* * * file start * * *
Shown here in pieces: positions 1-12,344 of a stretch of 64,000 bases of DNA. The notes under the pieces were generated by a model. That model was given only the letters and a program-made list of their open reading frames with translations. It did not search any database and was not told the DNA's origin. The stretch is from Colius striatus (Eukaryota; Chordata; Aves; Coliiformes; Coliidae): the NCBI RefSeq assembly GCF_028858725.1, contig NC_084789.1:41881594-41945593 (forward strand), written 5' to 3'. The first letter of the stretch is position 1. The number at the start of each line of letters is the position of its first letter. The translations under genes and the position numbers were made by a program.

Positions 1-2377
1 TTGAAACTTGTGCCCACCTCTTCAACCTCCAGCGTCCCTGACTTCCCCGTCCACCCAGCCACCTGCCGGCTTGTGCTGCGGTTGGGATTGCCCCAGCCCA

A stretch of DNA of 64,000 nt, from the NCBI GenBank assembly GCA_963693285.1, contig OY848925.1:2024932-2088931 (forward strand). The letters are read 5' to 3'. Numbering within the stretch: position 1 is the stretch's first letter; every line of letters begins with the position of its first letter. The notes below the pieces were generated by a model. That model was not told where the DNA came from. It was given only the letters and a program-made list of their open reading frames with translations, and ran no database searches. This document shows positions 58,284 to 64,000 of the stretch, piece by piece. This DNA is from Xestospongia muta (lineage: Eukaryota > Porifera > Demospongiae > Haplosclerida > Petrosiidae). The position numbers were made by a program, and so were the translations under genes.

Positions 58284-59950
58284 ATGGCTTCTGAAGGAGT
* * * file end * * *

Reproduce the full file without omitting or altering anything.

Shown here in pieces: positions 1-12,344 of a stretch of 64,000 bases of DNA. The notes under the pieces were generated by a model. That model was given only the letters and a program-made list of their open reading frames with translations. It did not search any database and was not told the DNA's origin. The stretch is from Colius striatus (Eukaryota; Chordata; Aves; Coliiformes; Coliidae): the NCBI RefSeq assembly GCF_028858725.1, contig NC_084789.1:41881594-41945593 (forward strand), written 5' to 3'. The first letter of the stretch is position 1. The number at the start of each line of letters is the position of its first letter. The translations under genes and the position numbers were made by a program.

Positions 1-2377
1 TTGAAACTTGTGCCCACCTCTTCAACCTCCAGCGTCCCTGACTTCCCCGTCCACCCAGCCACCTGCCGGCTTGTGCTGCGGTTGGGATTGCCCCAGCCCA

A stretch of DNA of 64,000 nt, from the NCBI GenBank assembly GCA_963693285.1, contig OY848925.1:2024932-2088931 (forward strand). The letters are read 5' to 3'. Numbering within the stretch: position 1 is the stretch's first letter; every line of letters begins with the position of its first letter. The notes below the pieces were generated by a model. That model was not told where the DNA came from. It was given only the letters and a program-made list of their open reading frames with translations, and ran no database searches. This document shows positions 58,284 to 64,000 of the stretch, piece by piece. This DNA is from Xestospongia muta (lineage: Eukaryota > Porifera > Demospongiae > Haplosclerida > Petrosiidae). The position numbers were made by a program, and so were the translations under genes.

Positions 58284-59950
58284 ATGGCTTCTGAAGGAGT